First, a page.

Wawona Covered BridgeThe Wawona Covered Bridge
The Wawona Covered Bridge is one of only 12 covered bridges in California and the only one in Yosemite. It was originally built by Galen Clark as a modified queen post truss without a cover in 1868, making it the oldest surviving bridge in the state.
After being sold to the Washburn group of investors, it was covered with Douglas fir cladding in 1878, enclosing the Ponderosa pine structure and its iron tie rods. The adz marks on the beams are still visible. Additions were completed in 1900 when extensions at each end brought the bridge to its current length of 138 feet.
The bridge served automobile traffic until 1937, when a new bridge was built across the South Fork of the Merced River about 660 ft. to the southwest.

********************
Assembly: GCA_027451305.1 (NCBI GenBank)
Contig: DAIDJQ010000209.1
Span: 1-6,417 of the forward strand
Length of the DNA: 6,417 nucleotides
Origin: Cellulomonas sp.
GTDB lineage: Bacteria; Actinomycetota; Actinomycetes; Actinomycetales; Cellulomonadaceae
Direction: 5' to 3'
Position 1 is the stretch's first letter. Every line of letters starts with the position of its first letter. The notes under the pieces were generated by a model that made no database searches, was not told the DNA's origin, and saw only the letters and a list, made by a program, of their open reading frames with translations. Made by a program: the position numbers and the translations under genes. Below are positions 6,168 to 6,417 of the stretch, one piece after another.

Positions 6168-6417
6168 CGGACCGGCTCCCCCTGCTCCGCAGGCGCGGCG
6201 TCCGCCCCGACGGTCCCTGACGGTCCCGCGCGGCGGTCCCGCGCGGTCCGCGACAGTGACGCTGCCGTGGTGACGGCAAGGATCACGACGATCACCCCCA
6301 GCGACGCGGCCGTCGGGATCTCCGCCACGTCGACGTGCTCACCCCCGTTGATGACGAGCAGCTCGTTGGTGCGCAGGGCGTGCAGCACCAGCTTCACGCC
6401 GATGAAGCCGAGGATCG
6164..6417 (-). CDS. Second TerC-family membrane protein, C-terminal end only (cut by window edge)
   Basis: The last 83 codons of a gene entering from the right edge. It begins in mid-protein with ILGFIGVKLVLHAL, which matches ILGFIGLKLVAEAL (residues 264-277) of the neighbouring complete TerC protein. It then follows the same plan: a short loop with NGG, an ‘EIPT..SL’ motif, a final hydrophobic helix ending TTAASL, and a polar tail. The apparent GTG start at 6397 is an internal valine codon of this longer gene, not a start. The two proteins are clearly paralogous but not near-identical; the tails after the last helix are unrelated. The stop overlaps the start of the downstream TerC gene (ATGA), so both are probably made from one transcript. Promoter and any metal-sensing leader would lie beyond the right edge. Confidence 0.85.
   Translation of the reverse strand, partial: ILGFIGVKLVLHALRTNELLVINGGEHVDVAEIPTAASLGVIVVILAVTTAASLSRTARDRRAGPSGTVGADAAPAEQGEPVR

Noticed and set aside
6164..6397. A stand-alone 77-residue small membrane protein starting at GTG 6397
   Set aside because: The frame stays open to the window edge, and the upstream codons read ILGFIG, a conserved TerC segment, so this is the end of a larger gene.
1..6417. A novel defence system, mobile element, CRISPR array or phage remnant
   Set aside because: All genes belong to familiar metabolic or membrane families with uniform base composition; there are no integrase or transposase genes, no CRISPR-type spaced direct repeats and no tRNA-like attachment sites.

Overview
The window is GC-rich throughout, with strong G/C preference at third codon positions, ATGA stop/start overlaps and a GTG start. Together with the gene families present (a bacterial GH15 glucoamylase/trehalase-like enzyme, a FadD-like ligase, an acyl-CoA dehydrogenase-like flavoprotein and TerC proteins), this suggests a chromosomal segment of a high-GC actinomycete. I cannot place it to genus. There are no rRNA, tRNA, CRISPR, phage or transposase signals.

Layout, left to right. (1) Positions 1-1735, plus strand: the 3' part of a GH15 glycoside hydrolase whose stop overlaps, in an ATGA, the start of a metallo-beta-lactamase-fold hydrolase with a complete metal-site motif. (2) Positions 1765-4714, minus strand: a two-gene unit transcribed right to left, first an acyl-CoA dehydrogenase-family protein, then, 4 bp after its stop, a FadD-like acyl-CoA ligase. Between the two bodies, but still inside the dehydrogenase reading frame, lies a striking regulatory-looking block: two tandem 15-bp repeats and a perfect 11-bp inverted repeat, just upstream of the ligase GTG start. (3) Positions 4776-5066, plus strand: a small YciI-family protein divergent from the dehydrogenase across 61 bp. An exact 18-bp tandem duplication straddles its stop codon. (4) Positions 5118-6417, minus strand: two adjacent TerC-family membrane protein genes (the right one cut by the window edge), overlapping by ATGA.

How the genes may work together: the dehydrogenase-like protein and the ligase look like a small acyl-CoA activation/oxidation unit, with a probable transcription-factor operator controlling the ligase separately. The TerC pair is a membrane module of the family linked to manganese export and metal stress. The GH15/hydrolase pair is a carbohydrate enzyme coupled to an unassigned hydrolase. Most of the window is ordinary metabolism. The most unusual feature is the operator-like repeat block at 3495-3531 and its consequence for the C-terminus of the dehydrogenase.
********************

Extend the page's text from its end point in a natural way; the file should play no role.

The same year, Civilian Conservation Corp (CCC) enrollees repaired several transverse floor beams, replaced some of the wood siding, and added additional stone to the timber crib foundation.
Major damage by a flood in 1955 required the bridge to be dismantled and reassembled. The bridge is part of the Pioneer Yosemite History Center and continues to carry horse, stage, and pedestrian traffic.
CAN THE WAWONA COVERED BRIDGE BE SAVED? By Arthur G. Rempel, Ranger Naturalist
Project originally submitted by Andrew Laverdiere on October 22, 2017.
Additional contributions by Richard Walker.
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